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Personal bankruptcy discharge and gambling
Don't Gamble with your Personal Bankruptcy Discharge ; Fulfilling Personal Obligations
As discussed in the recent post, 'Gambling and Personal Bankruptcy' a major and debilitating reality for many people in Canada is debts accrued through gambling. This is sadly one of the fastest ways to burn through funds, and here at C.E. Craig & Associates Inc., we have worked with many individuals who have lost thousands of dollars in as little as a year. Statistics Canada estimated in 2011 that roughly six and a half per cent of the population were at risk of becoming problem gamblers, and other studies show that spending rates on gambling have increased by as much as four-fold over the last ten years partly because of the aforementioned availability of online gambling as well as more traditional methods. Problem gambling and the debts that result from this can be truly life destroying. Bankruptcy may seem the only possible financial solution, and even this may seem out of reach if the chances of a discharge are, as described in the previous post, affected by the continuance of the gambling addiction. It is therefore crucial to recognize the warning signs of an addiction to gambling and seek help. Fulfilling your personal obligations will increase the likelihood of your bankruptcy being discharged without suspension/and or conditions imposed.
The Financial Warning Signs of a Gambling Addiction
Problem gambling puts individuals at particular risk of financial distress as the individual caught in the grip of a gambling addiction is often unlikely to take measures to safeguard their personal finances , and when debts start to pile up will attempt to use further gambling to alleviate them, resulting of course in a vicious circle and further debt. When cash and disposable income has run out the problem gambler is then at severe risk of using credit cards until they are 'maxed out' or taking out loans, resulting of course in further creditors, and then any personal and even family savings may be accessed and used, leaving the individual caught in the grip of a gambling addiction with literally no recourse to funds. If property assets are considered enough to satisfy creditors then the debtor may even lose their home. A recent report by the Responsible Gambling organization shows that ninety per cent of problem gamblers have admitted to gambling with their personal income and family savings, and thirty per cent report debts of six figure sums. Gamblers who continue to risk their finances in spite of spiraling debts are clearly in the grip of an addiction. For a bankruptcy claim to be successful in the case of problem gambling it is crucial that the applicant shows a willingness to seek help for their gambling addiction.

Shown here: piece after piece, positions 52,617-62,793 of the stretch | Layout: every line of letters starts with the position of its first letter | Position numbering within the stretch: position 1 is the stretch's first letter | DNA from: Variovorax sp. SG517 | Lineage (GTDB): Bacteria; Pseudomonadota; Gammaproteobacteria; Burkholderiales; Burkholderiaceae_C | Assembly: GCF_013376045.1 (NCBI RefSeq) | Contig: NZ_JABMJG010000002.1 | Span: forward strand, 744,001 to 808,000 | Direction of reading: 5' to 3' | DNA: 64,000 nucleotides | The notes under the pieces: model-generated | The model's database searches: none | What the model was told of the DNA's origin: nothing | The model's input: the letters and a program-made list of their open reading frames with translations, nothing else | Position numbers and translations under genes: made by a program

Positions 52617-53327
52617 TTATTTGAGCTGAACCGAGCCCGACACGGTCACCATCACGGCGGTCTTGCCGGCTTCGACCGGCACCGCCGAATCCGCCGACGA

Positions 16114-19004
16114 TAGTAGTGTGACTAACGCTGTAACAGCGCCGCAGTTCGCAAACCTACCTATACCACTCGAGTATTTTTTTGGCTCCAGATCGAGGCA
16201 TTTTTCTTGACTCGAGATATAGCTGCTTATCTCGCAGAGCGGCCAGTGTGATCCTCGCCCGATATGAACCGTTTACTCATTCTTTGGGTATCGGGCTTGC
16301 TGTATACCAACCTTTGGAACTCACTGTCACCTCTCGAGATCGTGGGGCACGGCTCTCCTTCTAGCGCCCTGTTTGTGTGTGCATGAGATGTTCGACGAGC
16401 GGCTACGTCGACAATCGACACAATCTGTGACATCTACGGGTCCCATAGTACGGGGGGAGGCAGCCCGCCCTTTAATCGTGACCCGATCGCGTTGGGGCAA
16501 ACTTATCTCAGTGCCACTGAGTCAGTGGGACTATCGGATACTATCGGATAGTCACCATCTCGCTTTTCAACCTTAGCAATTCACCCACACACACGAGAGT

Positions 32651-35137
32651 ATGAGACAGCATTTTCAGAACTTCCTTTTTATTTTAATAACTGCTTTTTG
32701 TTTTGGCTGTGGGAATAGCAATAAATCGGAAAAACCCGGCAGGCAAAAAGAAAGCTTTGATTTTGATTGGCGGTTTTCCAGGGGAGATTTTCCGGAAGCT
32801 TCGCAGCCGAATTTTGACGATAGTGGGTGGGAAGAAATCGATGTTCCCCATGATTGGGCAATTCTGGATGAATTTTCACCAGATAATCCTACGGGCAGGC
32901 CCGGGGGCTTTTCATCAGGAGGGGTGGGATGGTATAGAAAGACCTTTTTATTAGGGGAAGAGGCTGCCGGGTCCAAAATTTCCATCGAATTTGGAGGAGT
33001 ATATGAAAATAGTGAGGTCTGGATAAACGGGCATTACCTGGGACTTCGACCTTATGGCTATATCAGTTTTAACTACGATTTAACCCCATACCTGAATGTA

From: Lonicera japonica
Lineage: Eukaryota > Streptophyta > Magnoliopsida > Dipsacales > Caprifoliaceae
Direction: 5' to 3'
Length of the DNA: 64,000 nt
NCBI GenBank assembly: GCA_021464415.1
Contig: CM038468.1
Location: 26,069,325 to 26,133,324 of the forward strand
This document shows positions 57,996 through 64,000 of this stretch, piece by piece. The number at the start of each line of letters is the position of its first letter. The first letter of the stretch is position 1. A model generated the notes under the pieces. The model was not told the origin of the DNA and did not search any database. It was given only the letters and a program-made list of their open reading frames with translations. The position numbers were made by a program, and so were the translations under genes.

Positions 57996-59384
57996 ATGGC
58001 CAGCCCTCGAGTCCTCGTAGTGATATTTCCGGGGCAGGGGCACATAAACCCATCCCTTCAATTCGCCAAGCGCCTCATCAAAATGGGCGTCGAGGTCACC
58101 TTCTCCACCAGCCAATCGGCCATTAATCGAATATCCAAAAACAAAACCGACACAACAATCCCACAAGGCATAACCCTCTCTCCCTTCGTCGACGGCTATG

Bankruptcy and Gambling Statistics
Although it may sound a complicated process, filing for bankruptcy is far from uncommon in the case of gambling debt. The SMR Research Corporation have calculated that gambling is the single fastest-growing driver of bankruptcy in Canada and the US and the third most cited reason for individual bankruptcy claims. Recent increases in the number of bankruptcies filed in Canada have been put down to the rise in problem gambling, and around twenty per cent of problem gamblers will at some point file a bankruptcy claim. The courts therefore are well versed in dealing with bankruptcy claims that have largely been brought about by gambling debt.
Bankruptcy may supply immediate relief from debt but cannot prevent further problems; that is the sole responsibility of the individual. A discharge from your personal bankruptcy can be suspended or refused is the gambling continued significantly to the debt. To receive your discharge, many courts are imposing discharge obligations such as self banishment or counseling. To ensure that you are discharged from the bankruptcy process in the shortest period of time, the conditions laid down by the court and the trustee must be adhered to including being open and honest with your Trustee at C.E. Craig & Associates Inc, who is there to help, support and advise. Ultimately bankruptcy should be seen not just as a swift solution to debt issues, but rather as a first step in regaining control of your finances. Demonstrating to the court and the personal bankruptcy trustee that you have taken personal responsibility and are seeking help for your problems increases your chances of a discharge and freedom from the crushing debts accrued by problem gambling. To demonstrate you are no longer attending avenues of gambling, reporting your income and expenses to the Trustee on a monthly basis is required and possibly signing up for a self exclusion form from your local casino. Debts accrued by online gambling, particularly on credit cards, are often more tricky and you will require self-discipline to ensure that whatever changes you make, are permanent.
Submitted by Eve Pearce
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